At this time in the clinic, BrdU was already well established in cancer research to estimate the rate of tumor growth in cancer patients. Patients were administered BrdU via the blood stream, where it would incorporate into growing tumors*6. A tumor biopsy is then taken, and anti-BrdU antibodies are used to detect cells that have incorporated BrdU into their DNA. The ratio of BrdU positive cells to total tumor cells measured over time provided an estimate of how fast the tumor is growing. Professor Fred Gage, a prominent neuroscientist at Salk Research Institute for Biological Studies was aware of this application of BrdU in cancer detection, and reasoned that BrdU would also be incorporated into the brain cells of patients administered the drug.
He hypothesized that BrdU would be incorporated into new but not old brain cells, and could therefore be used to birthdate individual neurons and ultimately determine whether neurogenesis occurs in the adult human brain.
To test this hypothesis, Professor Gage and a research team including physician scientists at the Sahlgrenska University Hospital in Sweden acquired post mortem brain samples from adult cancer patients who were previously administered BrdU.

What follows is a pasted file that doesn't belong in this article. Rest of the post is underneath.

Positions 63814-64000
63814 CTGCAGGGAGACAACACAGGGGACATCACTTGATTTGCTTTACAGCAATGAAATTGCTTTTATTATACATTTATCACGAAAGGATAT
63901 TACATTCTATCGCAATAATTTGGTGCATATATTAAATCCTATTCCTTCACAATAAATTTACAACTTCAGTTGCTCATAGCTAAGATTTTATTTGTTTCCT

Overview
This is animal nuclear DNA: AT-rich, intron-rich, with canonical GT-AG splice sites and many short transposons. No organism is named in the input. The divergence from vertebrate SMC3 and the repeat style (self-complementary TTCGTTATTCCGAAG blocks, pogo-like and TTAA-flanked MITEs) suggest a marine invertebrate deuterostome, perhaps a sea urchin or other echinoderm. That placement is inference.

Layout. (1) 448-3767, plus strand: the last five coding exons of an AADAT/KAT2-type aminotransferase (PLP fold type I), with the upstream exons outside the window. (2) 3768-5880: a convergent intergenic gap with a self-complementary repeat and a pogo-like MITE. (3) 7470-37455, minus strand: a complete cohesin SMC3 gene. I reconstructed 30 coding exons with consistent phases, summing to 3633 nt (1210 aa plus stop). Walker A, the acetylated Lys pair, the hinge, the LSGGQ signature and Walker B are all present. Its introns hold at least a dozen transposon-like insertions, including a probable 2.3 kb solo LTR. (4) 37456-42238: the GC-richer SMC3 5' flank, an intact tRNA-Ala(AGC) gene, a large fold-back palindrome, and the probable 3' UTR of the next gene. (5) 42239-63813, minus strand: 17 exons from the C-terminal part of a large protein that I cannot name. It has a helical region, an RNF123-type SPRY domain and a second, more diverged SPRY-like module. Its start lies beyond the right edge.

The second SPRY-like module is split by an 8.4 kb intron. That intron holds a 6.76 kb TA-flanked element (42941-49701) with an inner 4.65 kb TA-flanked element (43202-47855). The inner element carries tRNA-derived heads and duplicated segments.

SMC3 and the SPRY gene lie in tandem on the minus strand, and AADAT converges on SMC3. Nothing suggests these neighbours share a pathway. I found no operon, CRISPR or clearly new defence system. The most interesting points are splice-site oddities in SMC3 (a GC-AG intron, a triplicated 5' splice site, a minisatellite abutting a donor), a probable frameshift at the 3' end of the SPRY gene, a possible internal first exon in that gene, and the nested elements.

Using immunofluorescence labeling of BrdU and neuronal markers such as calbindin and neuron specific enolase, they determined that neurogenesis did in fact occur in adults.
This finding revolutionized the neurogenesis research field, and it has been described as one of the greatest scientific discoveries of the 20th century. The finding was published in the Nature Medicine journal in 1998 and has been cited an impressive 5797 times*7.
This highlights why I have introduced BrdU as a lab classic. The thymidine analog truly played a significant role in defining adult neurogenesis, and has made significant contributions to advancing neurogenesis research.
However, like many research tools and assays, BrdU incorporation has side effects and limitations. For example, although the acute toxic effects of BrdU on humans appears to be limited, its incorporation may lead to subacute and chronic effects such as anemia, skin lesions, and thrombocytopenia as well as induce birth defects and genetic mutations in exposed pregnant women.
Interestingly, the off-target effects of BrdU have been known since the 1970s. In 1977, Professor Barry Goz published a study titled “The effects of incorporation of 5-halogenated deoxyuridines into the DNA of eukaryotic cells” in the journal Pharmacological Reviews. The paper reported that BrdU and similar halogenated thymidine analogs can induce structural changes in the conformation of DNA, which could have harmful effects such as altering cell cycle progression.
Despite these findings, early studies on adult neurogenesis did not consider these possible side effects of BrdU.
Perhaps due to advances in neural stem cell research, the impact of BrdU in various cell types and research models re-emerged as an area of concern by the 2000s.